Got up this morning at 5:00am, took down the tent, and put our sleeping bags in our seats so that we could sleep on the road. Breakfast was toast, eggs, cereal, bananas, and baked beans. At 5:40 Victor told us to hurry up and start doing the dishes. Not much makes Miles upset, but he too thought it was rude since we had only been eating for 5 minutes
. We left right on time, in fact the four of us were actually five minutes early getting on the truck. I slept for about 2.5 hours to help time pass and I knew at least part of that time others tried to sleep. The huts here are round with a grass roof and they have either round animal pens or food holding areas. Bush stop couldn't have come soon enough at 9:00. Shortly after we saw a semi full of board lumber turned over and about 100 people were gathered around. Then we slammed on the breaks again because we almost hit a baby piglet. There are some cool fences made from sticks being woven. We stopped for charcoal along the road and a woman with a baby on back came running like crazy. They didn't want us talking pictures but within two minutes there were two women with babies on their backs and about 20 little kids under the age of 10. I took a jump rope to them, showed them how to do it, then Victor demonstrated how to run in when two people are twirling the rope. They looked at us like we were aliens, probably because they do not regularly see white people. we passed over the Luangwa River. We went over a suspension bridge but there is a rule that you can't take a picture of it. There are some weird rules in Africa, but we are told not to question it. We stopped at a little town next to the river. We stopped in the town Luangwa and had to borrow money from Victor. He told us that we did not need to get any money at the border, then we had the chance to buy local stuff. We got a hand woven baskets for 5000 and 10,000 Zambian Kwacha which is $1 and $2
. I wish that we would have had more time and more money. We spent $9 and got 5 items. If only Lusaka has such good deals. Stopped for lunch around 12:30 and we are really in a routine now. Kioko heated up spaghetti and vegetables, Miles and I cut up vegetables, and Marlene got the meat and cheese ready. We ate, did the dishes, cleaned up, and were ready to go in 35 minutes. We stopped at a very modern shopping center in Lusake and had one hour. It was not the kind of stuff we were looking for so I was very disappointed. We got ice cream for about 80 cents, then bought 7up, chips, and turmeric. There was a casino so we got a few chips to take home. Breezed right throught the city center where there were tons of street vendors. Stopped for gas on the outskirts and put in 1.125 million Zambian Kwacha worth. We arrived at camp at 5:30. There were lots of impala and a few zebra because the campground butts up to some sort of wildlife area. The place we stayed is called Eureka. It was about 10 km outside of Lusaka. The little chalets were nice and the bar area was cool. They had a pool table and swimming pool. Dinner was supposed to be at 7:00, however at 7:40 we still hadn't eaten and I realized this so I entered a bunch of geocaches and got my shower. DInner was steak, mashed potato, eggplant, and spinach. At the end of dinner Victor gave us the history of Zambia. Zambia was known as Northern Rhodesia. David Livingstone came in 1855 and saw the waterfall. He liked what he saw so he named it for Queen Victoria
. In 1895 he requested an American scout names Fredrick to come to Zambia to help navigate the rivers that were the tributaries to the Zambezi. A copper belt was found in the Northwest. After 1888 the British had talked to local leaders and got permission to get minerals from the land. In 1911, the British combined North and South Rhodesia. In 1953, the Central African Federation was formed with Nassaland (Malawi), North Rhodesia (Zambia) and South Rhodesia (Zimbabwe). Later there became two parties : the African National Conference and United National Independence Party. It was 1960. In 1963 there was the 1st and only Prime Minister of Northern Rhodesia. In 1964, Zambia got independence and created the name from Zambezi which means river of Gods. The Zambezi is the 3rd largest river in Africa behind the Nile and the Congo. In 1964, they entered the Olympics as North Rhodesia and by the end of the Olympic games they were a country called Zambia. They only had one leader until 1977 when he started making rules for a one party system. In 1990, there were demonstrations and in 1991 it was back to a multi-party state. In 1991 Fredrick Chulumba became leader and served two terms until 2002. He wanted to run for a 3rd term but the people didn't want that, so he stepped down. The next leader served from 2002-2008 but died in office, so a guy named Banda served from 2008-2011. Currently the new president is Michael Soter. Economically, they rely on minerals including copper. 44% of the population live in either the copper belt in the north or Lusaka/Livingstone. That was the end of Victor's history lesson. We did the dishes, Miles showered, then we went to bed.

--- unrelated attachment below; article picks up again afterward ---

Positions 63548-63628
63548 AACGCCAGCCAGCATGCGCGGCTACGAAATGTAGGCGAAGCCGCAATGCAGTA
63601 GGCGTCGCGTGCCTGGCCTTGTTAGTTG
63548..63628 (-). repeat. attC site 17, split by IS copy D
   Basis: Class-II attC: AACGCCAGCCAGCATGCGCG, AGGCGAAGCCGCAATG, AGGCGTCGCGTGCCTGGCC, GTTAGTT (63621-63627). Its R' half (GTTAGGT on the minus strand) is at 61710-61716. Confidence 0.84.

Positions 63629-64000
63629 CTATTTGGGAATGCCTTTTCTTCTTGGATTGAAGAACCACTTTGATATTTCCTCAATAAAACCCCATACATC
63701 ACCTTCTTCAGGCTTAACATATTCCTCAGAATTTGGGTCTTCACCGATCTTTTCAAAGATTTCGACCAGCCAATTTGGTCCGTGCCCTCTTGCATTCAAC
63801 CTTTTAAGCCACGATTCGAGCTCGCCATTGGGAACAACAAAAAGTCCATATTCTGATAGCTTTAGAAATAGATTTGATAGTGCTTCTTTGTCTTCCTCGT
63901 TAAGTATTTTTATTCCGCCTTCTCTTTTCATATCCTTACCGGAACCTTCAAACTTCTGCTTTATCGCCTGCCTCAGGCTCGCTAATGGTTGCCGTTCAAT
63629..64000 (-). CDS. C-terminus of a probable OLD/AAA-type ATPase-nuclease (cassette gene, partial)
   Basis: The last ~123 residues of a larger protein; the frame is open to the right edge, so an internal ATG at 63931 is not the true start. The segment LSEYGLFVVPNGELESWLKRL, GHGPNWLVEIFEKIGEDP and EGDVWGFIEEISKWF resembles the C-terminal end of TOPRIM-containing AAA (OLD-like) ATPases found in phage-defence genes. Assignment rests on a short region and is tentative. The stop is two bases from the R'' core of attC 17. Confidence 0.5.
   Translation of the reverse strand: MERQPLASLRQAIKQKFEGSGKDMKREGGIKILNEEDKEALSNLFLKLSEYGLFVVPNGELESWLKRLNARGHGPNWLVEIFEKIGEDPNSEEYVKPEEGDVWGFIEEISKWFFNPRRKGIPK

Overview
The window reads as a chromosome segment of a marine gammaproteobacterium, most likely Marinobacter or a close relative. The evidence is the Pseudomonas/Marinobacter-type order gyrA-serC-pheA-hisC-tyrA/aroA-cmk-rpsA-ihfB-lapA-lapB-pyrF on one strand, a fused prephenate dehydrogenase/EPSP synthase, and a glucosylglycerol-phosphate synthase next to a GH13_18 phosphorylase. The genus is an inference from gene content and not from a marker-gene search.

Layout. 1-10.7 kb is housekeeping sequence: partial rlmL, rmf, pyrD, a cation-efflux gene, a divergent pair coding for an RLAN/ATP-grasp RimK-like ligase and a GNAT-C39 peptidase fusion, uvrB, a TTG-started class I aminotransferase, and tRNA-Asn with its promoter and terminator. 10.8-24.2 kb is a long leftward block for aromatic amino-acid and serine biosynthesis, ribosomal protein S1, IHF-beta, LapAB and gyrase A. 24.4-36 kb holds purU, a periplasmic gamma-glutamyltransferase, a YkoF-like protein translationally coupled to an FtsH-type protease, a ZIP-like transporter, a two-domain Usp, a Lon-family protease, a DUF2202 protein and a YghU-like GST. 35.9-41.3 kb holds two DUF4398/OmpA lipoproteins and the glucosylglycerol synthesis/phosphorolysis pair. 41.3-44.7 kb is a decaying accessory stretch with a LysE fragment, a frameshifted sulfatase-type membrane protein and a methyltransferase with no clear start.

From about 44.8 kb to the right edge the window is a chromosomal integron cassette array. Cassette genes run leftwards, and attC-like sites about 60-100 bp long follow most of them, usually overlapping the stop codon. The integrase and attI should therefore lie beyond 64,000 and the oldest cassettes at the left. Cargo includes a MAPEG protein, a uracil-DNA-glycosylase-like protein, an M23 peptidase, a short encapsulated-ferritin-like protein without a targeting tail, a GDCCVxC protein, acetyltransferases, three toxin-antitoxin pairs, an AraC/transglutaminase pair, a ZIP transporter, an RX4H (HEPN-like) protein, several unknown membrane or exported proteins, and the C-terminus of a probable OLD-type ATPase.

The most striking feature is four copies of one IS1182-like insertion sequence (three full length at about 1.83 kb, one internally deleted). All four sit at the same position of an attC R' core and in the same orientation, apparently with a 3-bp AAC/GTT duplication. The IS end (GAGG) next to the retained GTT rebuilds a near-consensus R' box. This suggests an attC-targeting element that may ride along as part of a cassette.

Budget $50 Food- 49400 ZK Exchange Rate: $1=5000 ZK
Spent $19 Souvenirs- 45000 ZK
Apparently Marlene and Vistor saw a couple of albino people yesterday. Victor said even until very recently there have been issues with albinos in Tanzania. Originally albinos, lame children, and conjoined twins were put out in the woods for hyenas. Now people think that albinos have special powers and bad people capture and kill or trade the people. Because of this, there are rules that do not even permit for people to talk in public about albinos. You can be arrested or put in jail, so we were told to be careful what we were talking about. To me this seems very strange and something that would have never even been thought of in the United States.